Why We Should Be Less Sensitive To The Motion For A Prenup In This Day And Age

by Susy Alexandre

As I sit at my local Starbucks with dark glasses on, firmly gripping some triple shot coffee concoction and trying to sip my way out of the hangover of the weekend, I can’t help but look around.

It’s Sunday morning, and it's usually easy to find a good table at this busy location, mostly because Sunday mornings typically find people in one of two places: praying in church or hitting snooze on their sins and sleeping in.

Today, however, the place is buzzing. Unless I’m missing some new trend on socially accepted three-way coupling, I notice a plethora of couples plus one seated around me.

Then it dawns on me: It's wedding season. I am literally at the epicenter of some mass collection of newlyweds-to-be and the wedding planners who love them.

The chatter that surrounds me is all flowers and seating arrangements, centerpieces and entrees; there's even a scintillating debate on when exactly the DJ should bust out “We Are Family."

Matrimonial planning is all around me, and it seems as though no detail is too small.

I suddenly have a vision, a lingering Jack Daniel's-induced daydream, if you will: All of these couples are dressed in white, standing bright-eyed and bushy-tailed at the edge of the doorway to a small engine plane with their Louboutin-clad toes, no doubt curled under in anticipation.

Then there's a sudden, synchronized free fall into the cloudy abyss below and everyone is holding hands on their way down in celebration.

There's then a glimpse back into the plane’s interior, where you can see, neatly folded in a corner, likely never having been seen or spoken of, a pile of parachutes.

What I’m referring to is what undoubtedly is NOT being discussed at any of the happy pre-wedding pow-wow’s happening around me: the prenuptial agreement.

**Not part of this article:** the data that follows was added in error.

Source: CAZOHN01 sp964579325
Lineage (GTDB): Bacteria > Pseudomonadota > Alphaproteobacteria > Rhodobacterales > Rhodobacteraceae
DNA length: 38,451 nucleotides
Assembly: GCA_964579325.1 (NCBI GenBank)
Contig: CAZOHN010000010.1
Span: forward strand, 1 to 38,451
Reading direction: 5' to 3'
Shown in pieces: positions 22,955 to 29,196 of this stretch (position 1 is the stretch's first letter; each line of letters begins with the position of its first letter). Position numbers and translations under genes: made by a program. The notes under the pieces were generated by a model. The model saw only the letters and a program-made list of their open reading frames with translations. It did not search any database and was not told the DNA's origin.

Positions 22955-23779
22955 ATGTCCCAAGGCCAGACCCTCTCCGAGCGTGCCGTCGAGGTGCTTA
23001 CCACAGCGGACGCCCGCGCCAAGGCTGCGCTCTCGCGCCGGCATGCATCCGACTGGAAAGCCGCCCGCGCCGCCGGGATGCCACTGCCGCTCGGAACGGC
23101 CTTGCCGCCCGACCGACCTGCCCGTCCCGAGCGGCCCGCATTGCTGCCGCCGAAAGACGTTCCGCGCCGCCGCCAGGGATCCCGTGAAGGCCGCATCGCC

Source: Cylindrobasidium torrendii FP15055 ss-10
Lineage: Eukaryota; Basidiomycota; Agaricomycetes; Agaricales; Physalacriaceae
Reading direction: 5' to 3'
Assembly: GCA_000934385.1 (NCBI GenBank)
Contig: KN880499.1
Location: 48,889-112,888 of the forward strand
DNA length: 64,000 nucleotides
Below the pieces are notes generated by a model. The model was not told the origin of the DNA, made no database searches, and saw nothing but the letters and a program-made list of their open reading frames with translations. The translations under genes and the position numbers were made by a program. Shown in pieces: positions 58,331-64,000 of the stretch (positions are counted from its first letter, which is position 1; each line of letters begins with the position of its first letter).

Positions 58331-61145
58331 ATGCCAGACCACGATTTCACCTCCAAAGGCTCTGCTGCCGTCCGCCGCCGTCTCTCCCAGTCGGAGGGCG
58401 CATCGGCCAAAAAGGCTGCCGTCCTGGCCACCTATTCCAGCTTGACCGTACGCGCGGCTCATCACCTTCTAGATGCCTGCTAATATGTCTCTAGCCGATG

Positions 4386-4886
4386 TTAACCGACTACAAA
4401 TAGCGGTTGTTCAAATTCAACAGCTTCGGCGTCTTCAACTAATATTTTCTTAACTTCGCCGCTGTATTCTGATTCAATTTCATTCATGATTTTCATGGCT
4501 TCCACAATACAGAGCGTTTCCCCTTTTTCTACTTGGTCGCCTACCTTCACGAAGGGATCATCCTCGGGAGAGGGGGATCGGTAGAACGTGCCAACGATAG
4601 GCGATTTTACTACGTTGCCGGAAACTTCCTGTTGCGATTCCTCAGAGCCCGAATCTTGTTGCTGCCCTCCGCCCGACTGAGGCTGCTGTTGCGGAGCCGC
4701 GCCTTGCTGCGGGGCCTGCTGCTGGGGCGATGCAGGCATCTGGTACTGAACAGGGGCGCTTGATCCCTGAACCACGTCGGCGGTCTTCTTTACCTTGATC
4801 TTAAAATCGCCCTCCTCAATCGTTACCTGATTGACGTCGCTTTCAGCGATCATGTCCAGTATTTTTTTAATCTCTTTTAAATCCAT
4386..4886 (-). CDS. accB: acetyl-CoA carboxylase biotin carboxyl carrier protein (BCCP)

I have been to countless weddings, talked wedding shop with an endless bevy of bride-friends and seen wedding article after wedding article grace the stands over time.

What I haven’t seen is any kind of perspective into the idea that beyond the romance and ruffles, therein lies a very specific contract of marriage, and off to the side, there lies a very useful safety net: a parachute, if you will.

Joining two people together and signing off on FOREVER is so commonplace now, it’s almost a footnote of an announcement at a family dinner.

While it is, at its core, a very romantic idea, it is also one that brings with it several points of consideration beyond bouquets and open bars.

I find myself baffled at the idea that, despite the steady incline in divorces across western cultures, the majority of people headed to the altar would rather do so without a prenuptial agreement in hand.

I’m not entirely sold on the idea that marriage is for me, but I do know that having lived so much of my life as a single person, there are personal things (not to mention, points of sanity) that I would want to secure before merging my life, my assets and my peace of mind with another person.

Sitting down with the love of your life, divvying up the goods and setting terms on the chance of a split may not sound like the most appealing conversation ever, but can’t we agree that it’s a better situation to be had in pre-marital bliss than a forced negotiation between representing legal counsel post-sh*tstorm?

Nobody wants to think about divorce; having so many close friends getting married, I can understand how planning for the worst may seem like an unnecessary wrench tossed amidst the slew of happier items on the to-do list.

There is nothing easy about broaching a subject as nasty as the prospect of separation and “division of the assets,” thereafter. It’s awkward, uncomfortable and yet, necessary.

If you do it right, with some luck and lasting love, it will be the first and last time you need to suffer though that conversation. Isn’t it better to go into something like marriage with your eyes wide open and bases covered?

At the end of the day, no one wants to plan for rain, but it still makes sense to pack an umbrella.